Credit score boosting outlook for those looking to increase their financial stability article Credit scores for Australians who want to boost their credit score are among the strongest indicators of personal financial well-being in the world, according to a new study.
The new Credit Score Report from Credit Suisse finds the best credit scores for people who are looking to boost both their personal and financial wellbeing are among those who have completed the “Excellent” and “Good” scores.
The report, released on Wednesday, also finds the top five credit scores are the same for all people, irrespective of the age of the individual.
It comes after the Reserve Bank last month released a survey that found Australians with the best Credit Scores were more likely to have a good job, be financially secure, be in the middle of a relationship and be healthy.
The latest findings are based on the latest credit data from the Australian Bureau of Statistics, and include both the “Good”, “Excellent”, “Good, Excellent” and the “Extreme” scores for credit cards and mortgage applications.
The analysis also shows that Australians with an “Excellent credit score” are significantly more likely than those with a “Good credit score”, “Great credit score,” “Excellent,” “Good,” “Very good” and those with an average credit score to have been in a relationship with someone in the past year.
The latest Credit Score report shows that, among the best-rated Australians, the average Credit Score for a “Very Good” score is 998, and for an “Extremely Good” credit score is 1,067.
In addition, the “Very Excellent” score for the average credit rating is 898, while those with the “Great” score are 891, and those having an “Average” credit rating are 897.
“Australians with the highest average Credit Scores are most likely to be male and live in a state with a high proportion of females,” the report said.
This was particularly true for those who had an “Very” credit, with Australians with that score, who had a “Excellent or Good” Credit Score, being three times more likely as those with “Very”, “Very Bad” and/or “Very Fair” scores to have an average Credit Rating of 998.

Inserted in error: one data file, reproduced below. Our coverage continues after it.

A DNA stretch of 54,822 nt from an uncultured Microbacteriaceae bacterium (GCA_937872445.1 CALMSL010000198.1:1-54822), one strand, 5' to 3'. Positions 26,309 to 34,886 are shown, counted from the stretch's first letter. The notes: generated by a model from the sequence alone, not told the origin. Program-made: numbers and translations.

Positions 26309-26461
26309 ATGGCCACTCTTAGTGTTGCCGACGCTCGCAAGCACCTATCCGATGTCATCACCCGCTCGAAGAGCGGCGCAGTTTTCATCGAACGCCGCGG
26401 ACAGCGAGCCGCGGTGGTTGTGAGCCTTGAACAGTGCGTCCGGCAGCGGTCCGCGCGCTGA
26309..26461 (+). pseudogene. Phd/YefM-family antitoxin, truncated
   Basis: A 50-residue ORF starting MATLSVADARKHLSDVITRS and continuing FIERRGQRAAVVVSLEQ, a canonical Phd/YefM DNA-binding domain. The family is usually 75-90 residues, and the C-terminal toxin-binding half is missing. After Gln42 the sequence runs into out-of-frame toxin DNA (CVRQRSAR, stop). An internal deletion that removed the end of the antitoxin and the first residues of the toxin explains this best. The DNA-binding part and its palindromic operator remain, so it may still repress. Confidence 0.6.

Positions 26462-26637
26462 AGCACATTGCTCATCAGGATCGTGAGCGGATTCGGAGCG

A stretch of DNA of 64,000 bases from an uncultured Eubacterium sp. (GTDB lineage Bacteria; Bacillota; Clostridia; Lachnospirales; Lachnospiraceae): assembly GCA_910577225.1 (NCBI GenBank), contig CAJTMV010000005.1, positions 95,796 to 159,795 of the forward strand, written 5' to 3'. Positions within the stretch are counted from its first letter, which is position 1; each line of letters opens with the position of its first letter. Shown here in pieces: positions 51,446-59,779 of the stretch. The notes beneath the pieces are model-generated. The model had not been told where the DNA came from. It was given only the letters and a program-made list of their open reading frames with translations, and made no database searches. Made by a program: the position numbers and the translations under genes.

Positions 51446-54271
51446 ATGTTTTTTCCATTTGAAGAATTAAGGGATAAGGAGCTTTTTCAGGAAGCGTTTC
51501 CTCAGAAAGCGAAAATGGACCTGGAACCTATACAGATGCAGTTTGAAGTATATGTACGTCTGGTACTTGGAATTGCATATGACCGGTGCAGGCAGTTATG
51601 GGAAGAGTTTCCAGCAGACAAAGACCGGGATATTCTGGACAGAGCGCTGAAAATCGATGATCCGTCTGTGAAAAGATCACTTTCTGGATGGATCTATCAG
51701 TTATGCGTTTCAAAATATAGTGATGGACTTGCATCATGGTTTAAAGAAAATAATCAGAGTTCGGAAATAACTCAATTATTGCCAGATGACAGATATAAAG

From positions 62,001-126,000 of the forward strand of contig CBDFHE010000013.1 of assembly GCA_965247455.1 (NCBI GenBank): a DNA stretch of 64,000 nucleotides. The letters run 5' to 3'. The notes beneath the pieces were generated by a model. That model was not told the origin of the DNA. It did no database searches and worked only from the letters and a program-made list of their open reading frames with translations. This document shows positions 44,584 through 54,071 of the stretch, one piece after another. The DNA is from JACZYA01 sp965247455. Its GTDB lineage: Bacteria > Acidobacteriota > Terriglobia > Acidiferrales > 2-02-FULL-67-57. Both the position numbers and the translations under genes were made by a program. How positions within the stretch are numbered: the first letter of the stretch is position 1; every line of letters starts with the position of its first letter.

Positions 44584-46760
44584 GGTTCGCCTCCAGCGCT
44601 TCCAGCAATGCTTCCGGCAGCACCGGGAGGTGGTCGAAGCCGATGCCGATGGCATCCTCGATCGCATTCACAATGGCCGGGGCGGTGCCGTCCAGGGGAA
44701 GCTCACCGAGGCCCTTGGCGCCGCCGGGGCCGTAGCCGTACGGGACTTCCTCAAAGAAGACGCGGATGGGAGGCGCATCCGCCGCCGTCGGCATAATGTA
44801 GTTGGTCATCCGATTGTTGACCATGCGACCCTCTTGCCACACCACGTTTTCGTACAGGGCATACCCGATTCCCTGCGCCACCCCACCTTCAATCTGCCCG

Of those with lower average credit scores, those with average or very low scores were almost twice as likely to live in the state of Western Australia, and four times as likely as their “Very or Very Good” scores, to be in a “very poor” financial position.
People with a credit score of 896 or lower were twice as unlikely to have lived in a very poor financial position, and three times as unlikely as those scores of “Very, Very Good,” “Great”, “Fair,” “Extreme,” “Average,” and “Very Poor” to have taken out a mortgage.
“For those with scores of 897 or below, it is likely that their average Credit score is higher than their credit rating.
For example, people with scores lower than 895 would be less likely to hold a mortgage,” the Credit Suise report said, noting that there was a correlation between the two measures.
Credit Score Report: Top 5 Credit Scores for Australia – Credit Suse article The report also found that people who have the highest credit scores have a higher income than those who score lower, with those with higher credit scores having an average income of $71,000 compared to $46,000 for those with less than a score.
Overall, those who scored above 899 were twice the size of those with low scores, with a median income of just $42,000.
While there is no one single best credit score, the latest Credit Report highlights some key factors that have led to people being able to boost credit scores.
There is more to credit than just a score, says the report, and people who score higher than 899 on their credit report are also more likely, when they apply for a credit card or bank account, to have the same amount of money available for a loan or savings account, which makes them more likely not to default on their loans or debts.
Among the best attributes for people with high credit scores is a history of paying down debt, with people with an excellent credit score having the lowest amount of debt, while people with a poor credit score have the most debt.
And while a “good” credit history means people have not failed to pay off debt, they may be more likely still to need to pay it off, with low credit scores being associated with more frequent payments on debt.
“People with low Credit Scores may not have experienced the same levels of financial stress as those who were ‘very poor’, but they have experienced greater stress from debt,” the latest report said of those who are having a poor financial outlook.
For more information on the report visit: http://www.creditsuisse.com/research